Lateral cervical spine x-ray is the most important trauma screening study. However, the clearance of the cervical spine is not possible on basis of the single lateral plane study. Moreover, the typical lateral cervical spine x-ray is centered in the mid-neck region and the interpretation of the occipitocervical junction can be impaired.
[Read Canadian C-spine Rule]
To be able to rule out injury following bony structures need to be seen on x-ray
- Opisthion -On the occipital bone, the mid-point on the posterior margin of the foramen magnum
- Occipital condyles
- Mastoid processes
- Tip of the dens
- Outline of atlas and axis
These structures should be visualized in a trauma situation and looked for fracture, rotation, and displacement.
The occipitocervical and atlantoaxial joints should be assessed for congruence.
In adults, widening of the prevertebral soft tissue mass in the upper neck is an important warning sign of major underlying trauma.
Various Reference lines can help in identifying the alteration in normal upper cervical spine outline.
Anteroposterior visualization of the upper cervical spine requires either an open-mouth odontoid view. Normally, symmetrical articulating occipital condyles, C-1 lateral masses, and C-2 superior articular processes can be visualized. The odontoid is well centered between the lateral masses of C-1.
In this view, there should be no overhang, translation, or distraction between the lateral masses of C-1 and C-2. The articular surfaces of the occipital condyles to the C-1 superior facets and those of the atlantoaxial articular surfaces should be equidistant from one another.
Other x-rays that can be done to evaluate the upper cervical spine are oblique views, one lower cervical spine anteroposterior x-ray, which usually exposes C4 to T4, and a swimmer’s lateral view.
Dynamic radiographs of the cervical spine are used to find any ligamentous injury to the region.
Any odontoid asymmetry relative to the lateral masses of the atlas or any diastasis of the upper cervical spine articulations to one another is cause for concern about a ligamentous injury to this region.
Dynamic studies should not be done in patients with suspected occipitocervical dissociation because of their potential to inflict neurologic compromise. Also, flexion-extension radiographs are contraindicated for patients with known acute cervical spine fractures and dislocations.
In all cases, these x-rays should be done in presence of physician
Computed tomography is a crucial investigation tool in the assessment of patients with known or suspected cervical spine fractures.
Digital reconstruction helps to gauge of the fracture fragments, articular incongruities, complex fracture patterns and visualizing axial plane fractures can be understood.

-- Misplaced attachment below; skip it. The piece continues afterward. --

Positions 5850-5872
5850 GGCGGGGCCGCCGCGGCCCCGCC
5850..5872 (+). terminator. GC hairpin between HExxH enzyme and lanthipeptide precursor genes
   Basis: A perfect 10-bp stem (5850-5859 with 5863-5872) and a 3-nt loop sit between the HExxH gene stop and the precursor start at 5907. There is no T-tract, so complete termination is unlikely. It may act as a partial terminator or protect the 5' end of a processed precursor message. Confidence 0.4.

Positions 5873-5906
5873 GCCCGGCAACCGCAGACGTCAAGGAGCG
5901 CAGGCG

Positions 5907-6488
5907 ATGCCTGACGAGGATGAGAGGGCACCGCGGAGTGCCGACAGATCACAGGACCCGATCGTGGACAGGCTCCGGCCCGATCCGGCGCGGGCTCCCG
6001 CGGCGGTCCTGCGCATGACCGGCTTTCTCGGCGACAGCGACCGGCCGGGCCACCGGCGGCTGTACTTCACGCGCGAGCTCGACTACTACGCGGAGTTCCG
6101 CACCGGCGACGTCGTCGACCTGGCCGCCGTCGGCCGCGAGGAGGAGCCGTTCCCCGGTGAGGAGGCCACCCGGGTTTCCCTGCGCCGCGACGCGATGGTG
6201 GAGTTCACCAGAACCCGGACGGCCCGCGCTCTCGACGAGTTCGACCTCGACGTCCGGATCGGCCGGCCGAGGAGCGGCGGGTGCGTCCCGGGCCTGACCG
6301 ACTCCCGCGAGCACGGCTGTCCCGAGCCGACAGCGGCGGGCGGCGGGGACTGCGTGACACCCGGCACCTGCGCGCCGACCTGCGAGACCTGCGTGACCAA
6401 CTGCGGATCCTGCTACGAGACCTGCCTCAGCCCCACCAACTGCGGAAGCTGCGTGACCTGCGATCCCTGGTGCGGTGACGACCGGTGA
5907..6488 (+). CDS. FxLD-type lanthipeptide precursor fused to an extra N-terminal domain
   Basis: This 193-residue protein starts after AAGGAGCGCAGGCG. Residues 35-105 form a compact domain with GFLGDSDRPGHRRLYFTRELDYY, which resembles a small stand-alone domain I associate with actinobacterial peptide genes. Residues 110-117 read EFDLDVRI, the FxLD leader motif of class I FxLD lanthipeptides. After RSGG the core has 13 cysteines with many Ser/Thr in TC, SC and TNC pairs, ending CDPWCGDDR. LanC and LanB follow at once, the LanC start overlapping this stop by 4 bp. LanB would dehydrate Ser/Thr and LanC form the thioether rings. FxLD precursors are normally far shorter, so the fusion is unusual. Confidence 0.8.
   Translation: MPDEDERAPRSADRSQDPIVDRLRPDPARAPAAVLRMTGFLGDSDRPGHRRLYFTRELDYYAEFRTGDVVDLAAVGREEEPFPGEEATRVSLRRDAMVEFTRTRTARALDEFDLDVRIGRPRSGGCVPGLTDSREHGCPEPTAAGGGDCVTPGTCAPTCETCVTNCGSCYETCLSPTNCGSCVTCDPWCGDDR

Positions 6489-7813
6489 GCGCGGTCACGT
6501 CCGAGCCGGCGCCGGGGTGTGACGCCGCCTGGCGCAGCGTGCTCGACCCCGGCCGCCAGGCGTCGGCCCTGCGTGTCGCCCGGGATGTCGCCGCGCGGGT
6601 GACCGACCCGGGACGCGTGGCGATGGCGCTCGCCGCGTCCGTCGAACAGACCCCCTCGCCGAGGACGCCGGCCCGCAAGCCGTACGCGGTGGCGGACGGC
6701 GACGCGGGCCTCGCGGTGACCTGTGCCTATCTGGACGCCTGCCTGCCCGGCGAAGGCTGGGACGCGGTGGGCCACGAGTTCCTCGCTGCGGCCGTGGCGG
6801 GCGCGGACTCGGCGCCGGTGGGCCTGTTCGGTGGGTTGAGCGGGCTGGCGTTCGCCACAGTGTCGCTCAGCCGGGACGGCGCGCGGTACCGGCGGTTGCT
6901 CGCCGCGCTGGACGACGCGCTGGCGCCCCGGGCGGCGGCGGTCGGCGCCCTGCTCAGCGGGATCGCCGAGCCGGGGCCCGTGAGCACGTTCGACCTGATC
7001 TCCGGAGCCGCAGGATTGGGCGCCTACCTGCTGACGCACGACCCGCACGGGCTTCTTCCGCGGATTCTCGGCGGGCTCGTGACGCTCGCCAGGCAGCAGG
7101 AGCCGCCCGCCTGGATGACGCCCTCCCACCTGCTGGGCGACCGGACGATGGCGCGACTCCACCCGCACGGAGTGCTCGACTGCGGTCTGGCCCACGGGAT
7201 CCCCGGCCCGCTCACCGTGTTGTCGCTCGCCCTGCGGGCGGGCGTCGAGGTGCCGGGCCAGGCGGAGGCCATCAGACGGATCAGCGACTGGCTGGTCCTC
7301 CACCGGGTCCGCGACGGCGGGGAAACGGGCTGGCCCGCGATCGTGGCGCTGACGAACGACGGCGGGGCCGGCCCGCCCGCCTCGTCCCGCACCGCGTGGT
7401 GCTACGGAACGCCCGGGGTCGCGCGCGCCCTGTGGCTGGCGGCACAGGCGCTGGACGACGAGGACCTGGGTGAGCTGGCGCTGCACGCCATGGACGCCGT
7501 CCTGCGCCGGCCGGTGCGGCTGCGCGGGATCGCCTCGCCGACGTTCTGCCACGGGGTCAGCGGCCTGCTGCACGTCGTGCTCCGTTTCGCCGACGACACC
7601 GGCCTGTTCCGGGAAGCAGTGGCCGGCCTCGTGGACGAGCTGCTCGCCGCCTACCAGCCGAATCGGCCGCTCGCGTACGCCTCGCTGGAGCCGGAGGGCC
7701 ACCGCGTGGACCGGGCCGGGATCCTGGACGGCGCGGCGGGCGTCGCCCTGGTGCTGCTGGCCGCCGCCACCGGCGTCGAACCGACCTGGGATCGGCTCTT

A head CT scan can be helpful in detecting subarachnoid craniovertebral junction hematoma, which is frequently associated with atlanto-occipital dissociation, and occipital condyle fractures, which are commonly missed on conventional radiography.
Important points about CT study
- Atlantoaxial rotation of more than 50 degrees in either direction as measured by CT scan is suspicious for alar ligament insufficiency. If it is more than 56 degrees, it is diagnostic of disruption.
- Similarly, more than 5 degrees of atlantoaxial flexion indicates transverse ligament insufficiency.
- Atlantoaxial translation more than 9 mm in adults indicates comprehensive failure of all key craniocervical ligaments.
- Complete transverse ligament insufficiency is said to occur if the combined overhang of the C-1 lateral masses relative to the lateral mass walls of C-2 is 7 mm or more. Transverse ligament insufficiency signifies instability.
Magnetic resonance imaging of the craniovertebral junction is indicated for patients with spinal cord injury, and it can be helpful in assessing upper cervical spine ligament trauma. Subarachnoid and prevertebral hemorrhage can be readily demonstrated on MRI scans.
Radioisotope-based imaging tests, like technetium-99 bone scan, are rarely required in trauma but can be useful in assessing occult fractures, osteoarthritis affecting the upper cervical spine and in pediatric patients for detection of a nondisplaced growth plate injury.
The cervical spine is immobilized at the first contact with the patient and is protected throughout the period of evaluation and management of life-threatening conditions if present.
Definite treatment of the upper cervical injuries depends on the injury and stability of the spine.
For stable injuries immobilization of the cervical spine is done in a halo vest.
Halo vest consists of a halo and vest. Halo is a ring that encircles the head and is fixed to it by means of pins that are inserted in the head. It is also known as “halo ring” or “halo crown,”.
Halo ring part of halo vest can be used to put traction on the cervical spine or to provide external support and immobilization. In the latter case, the ring is attached to a brace that encircles patient’s torso and the whole assembly is termed as halo vest.
Most of the unstable injuries require fusion of C1, C2 and skull, supported by an implant.
Odontoid fractures can be also be fixed with screws.
The exact level of fusion would be determined by the level of the injury.
The cervical spine can be approached from the front or from back respectively called anterior and posterior approaches.
The posterior approach is more common than anterior being simpler and extendable cranially and caudally.
This approach is most commonly used in procedures such as C-1 laminectomy, posterior fossa decompression, and C-2 neurolysis to procedures aimed at achieving a fusion between the C1–2 segments with or without the inclusion of the occiput.
Anterior approaches are used in
- Screw fixation of type II odontoid fracture
- Anterior cervical plating and fusion of the C2–3 interspace for a displaced type IIa hangman’s fracture
- Anterior arthrodesis of the C1–2 facet joints as a salvage
Some of the pathologies of the upper cervical spine are approached through the mouth and the approach is called transoral approach.